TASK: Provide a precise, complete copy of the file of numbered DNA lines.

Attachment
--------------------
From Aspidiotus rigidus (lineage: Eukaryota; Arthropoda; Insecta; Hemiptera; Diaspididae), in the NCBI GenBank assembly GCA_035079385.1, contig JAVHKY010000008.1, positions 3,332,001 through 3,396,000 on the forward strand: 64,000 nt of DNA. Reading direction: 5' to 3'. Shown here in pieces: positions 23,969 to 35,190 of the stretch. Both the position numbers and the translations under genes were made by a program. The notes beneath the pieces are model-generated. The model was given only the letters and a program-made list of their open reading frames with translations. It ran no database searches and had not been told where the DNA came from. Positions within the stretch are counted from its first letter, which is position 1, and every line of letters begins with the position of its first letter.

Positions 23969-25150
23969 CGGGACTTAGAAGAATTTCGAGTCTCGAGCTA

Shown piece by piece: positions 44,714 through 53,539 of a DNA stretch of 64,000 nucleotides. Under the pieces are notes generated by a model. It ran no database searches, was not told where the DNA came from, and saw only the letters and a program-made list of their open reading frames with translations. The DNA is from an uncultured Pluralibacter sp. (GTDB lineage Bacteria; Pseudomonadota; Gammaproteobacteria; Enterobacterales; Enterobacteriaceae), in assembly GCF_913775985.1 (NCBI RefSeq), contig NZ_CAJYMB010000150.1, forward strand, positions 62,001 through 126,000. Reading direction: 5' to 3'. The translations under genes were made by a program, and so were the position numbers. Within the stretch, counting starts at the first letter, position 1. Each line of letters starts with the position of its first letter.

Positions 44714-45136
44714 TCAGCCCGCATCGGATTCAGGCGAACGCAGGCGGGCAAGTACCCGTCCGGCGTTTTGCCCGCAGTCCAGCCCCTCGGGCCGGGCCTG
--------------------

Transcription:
From Aspidiotus rigidus (lineage: Eukaryota; Arthropoda; Insecta; Hemiptera; Diaspididae), in the NCBI GenBank assembly GCA_035079385.1, contig JAVHKY010000008.1, positions 3,332,001 through 3,396,000 on the forward strand: 64,000 nt of DNA. Reading direction: 5' to 3'. Shown here in pieces: positions 23,969 to 35,190 of the stretch. Both the position numbers and the translations under genes were made by a program. The notes beneath the pieces are model-generated. The model was given only the letters and a program-made list of their open reading frames with translations. It ran no database searches and had not been told where the DNA came from. Positions within the stretch are counted from its first letter, which is position 1, and every line of letters begins with the position of its first letter.

Positions 23969-25150
23969 CGGGACTTAGAAGAATTTCGAGTCTCGAGCTA

Shown piece by piece: positions 44,714 through 53,539 of a DNA stretch of 64,000 nucleotides. Under the pieces are notes generated by a model. It ran no database searches, was not told where the DNA came from, and saw only the letters and a program-made list of their open reading frames with translations. The DNA is from an uncultured Pluralibacter sp. (GTDB lineage Bacteria; Pseudomonadota; Gammaproteobacteria; Enterobacterales; Enterobacteriaceae), in assembly GCF_913775985.1 (NCBI RefSeq), contig NZ_CAJYMB010000150.1, forward strand, positions 62,001 through 126,000. Reading direction: 5' to 3'. The translations under genes were made by a program, and so were the position numbers. Within the stretch, counting starts at the first letter, position 1. Each line of letters starts with the position of its first letter.

Positions 44714-45136
44714 TCAGCCCGCATCGGATTCAGGCGAACGCAGGCGGGCAAGTACCCGTCCGGCGTTTTGCCCGCAGTCCAGCCCCTCGGGCCGGGCCTG